Walking Home

Walking Home

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It's easy to see where you're going when you follow your heart

For Manhattan public relations exec Rochelle Weiss, everything in life has come easily—good looks, good grades, professional success—until her life is turned upside down by the news that her beloved parents are dying.

Determined to care for them in their final days, Rochelle loses her job, the support of her lover, Phil, and her lifelong belief that everything will turn out okay. Finding herself alone and nearly broke, she has nowhere to go but into the depths of her own unexplored soul. But when she agrees to take over a friend's dog-walking route, Rochelle discovers the abundance of life that lies beyond the trappings of success.

No longer defined by the expectations of others, she struggles to satisfy her own needs, her own yearnings. And yet the closer Rochelle comes to truly understanding what lies in her own heart, the more she realizes that all the pieces of her life must somehow fit together: her parents, her life before their deaths, and her search for a new beginning.

Product Details

ISBN-13: 9781522680857
Publisher: Brilliance Audio
Publication date: 07/12/2016

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I was always amused, during those long strange seasons of my discontent, at the reaction I received when people at parties asked me about my job and I told them that I was a dog walker. I was prepared for the surprise that flickered across their faces, for the disapproval, however tolerant, that shadowed their eyes. I knew that I didn’t look the part. Dog walkers are marginal, grungy types and I still wore the short leather skirts and long silk chemises that had been my standard corporate uniform during my years at BIS, Business Industry Systems, a public relations agency specializing in high-tech accounts. And then there was the Phi Beta Kappa key that dangled from a thick gold chain. I didn’t wear it to show off. I wore it because my father had had the chain made especially for the key (he was prouder of it than I was) and it would have been a betrayal of a kind to remove it. I waited for them to ask the obvious—why would a Phi Bet spend her days leading a herd of canines through Central Park? I scripted clever answers to parry back and I was always a little disappointed when I didn’t get to use them. It meant that the questioner (usually a yuppie guy on the make) was not really interested in me, that his eyes were already raking the room in search of someone who might be a little more interesting, a lot more appropriate.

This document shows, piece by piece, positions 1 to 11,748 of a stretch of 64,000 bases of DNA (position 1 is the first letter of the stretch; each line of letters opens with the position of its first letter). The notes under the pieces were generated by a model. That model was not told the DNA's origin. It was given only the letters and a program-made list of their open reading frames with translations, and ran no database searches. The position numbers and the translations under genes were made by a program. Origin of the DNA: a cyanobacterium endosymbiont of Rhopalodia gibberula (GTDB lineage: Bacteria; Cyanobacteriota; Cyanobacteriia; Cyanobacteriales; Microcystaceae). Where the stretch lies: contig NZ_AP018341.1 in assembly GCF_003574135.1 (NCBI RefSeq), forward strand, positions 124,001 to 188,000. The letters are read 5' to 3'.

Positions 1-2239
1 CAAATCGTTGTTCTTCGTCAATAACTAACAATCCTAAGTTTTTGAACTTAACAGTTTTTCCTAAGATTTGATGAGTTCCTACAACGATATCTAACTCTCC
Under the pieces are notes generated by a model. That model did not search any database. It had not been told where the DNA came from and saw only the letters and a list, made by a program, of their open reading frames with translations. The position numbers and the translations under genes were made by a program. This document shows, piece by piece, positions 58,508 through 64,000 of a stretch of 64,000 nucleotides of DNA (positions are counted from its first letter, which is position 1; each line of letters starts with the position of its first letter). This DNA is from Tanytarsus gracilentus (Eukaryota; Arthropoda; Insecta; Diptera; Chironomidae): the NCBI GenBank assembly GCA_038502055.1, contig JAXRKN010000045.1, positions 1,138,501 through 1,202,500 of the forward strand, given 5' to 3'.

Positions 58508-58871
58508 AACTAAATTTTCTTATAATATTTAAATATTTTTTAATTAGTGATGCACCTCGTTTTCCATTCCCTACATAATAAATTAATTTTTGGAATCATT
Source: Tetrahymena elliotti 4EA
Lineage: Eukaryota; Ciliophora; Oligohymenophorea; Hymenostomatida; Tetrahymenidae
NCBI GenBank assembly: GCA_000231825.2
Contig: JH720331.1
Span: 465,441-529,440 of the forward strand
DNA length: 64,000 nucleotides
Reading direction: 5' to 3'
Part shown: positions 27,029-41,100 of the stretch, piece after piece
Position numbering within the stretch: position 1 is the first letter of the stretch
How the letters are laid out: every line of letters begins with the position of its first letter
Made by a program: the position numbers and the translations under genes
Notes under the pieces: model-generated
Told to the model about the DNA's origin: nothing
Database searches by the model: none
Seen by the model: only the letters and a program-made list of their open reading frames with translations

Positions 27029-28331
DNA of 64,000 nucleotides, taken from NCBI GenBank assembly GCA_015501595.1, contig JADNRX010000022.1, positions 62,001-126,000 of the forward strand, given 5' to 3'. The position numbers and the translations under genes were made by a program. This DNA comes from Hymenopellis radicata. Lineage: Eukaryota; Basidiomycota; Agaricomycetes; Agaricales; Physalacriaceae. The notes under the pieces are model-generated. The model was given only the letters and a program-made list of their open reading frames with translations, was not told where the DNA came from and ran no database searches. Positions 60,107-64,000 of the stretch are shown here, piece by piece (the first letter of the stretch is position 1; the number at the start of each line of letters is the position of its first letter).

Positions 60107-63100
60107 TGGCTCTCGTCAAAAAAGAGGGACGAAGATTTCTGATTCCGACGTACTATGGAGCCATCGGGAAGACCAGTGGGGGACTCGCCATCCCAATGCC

Such disinterest startles me still, jostling the conditioning of my childhood. I grew up with the expectation that everyone would be deeply concerned about me, that I had an inviolate claim to their attention, a right to their immediate involvement.

I was, after all, the only child of Holocaust survivors who had married late and then remained childless for almost a decade. I was the miracle in their lives, the wonder child whose very existence was a marvel. When their cousins, Morrie and Zelda (our sole claim to extended family) spoke of me, their voices trembled with disbelief. Who would have expected Lena and Isaac Weiss—she so fragile and pale and he stooped beneath the burden of memories—to ever have a child? And such a child. I listened greedily as they spoke of me—“a face like a flower, hair the color of fire, tall and so smart—you should know from such smartness.” They kissed their fingers into the air and smiled at me, in adoration, in gratitude. My parents’ luck brushed their own lives with hope. “Ah, Ruchele,” they whispered. My name is Rochelle but my family always used the Yiddish diminutive, which sounded to me like a loving prayer.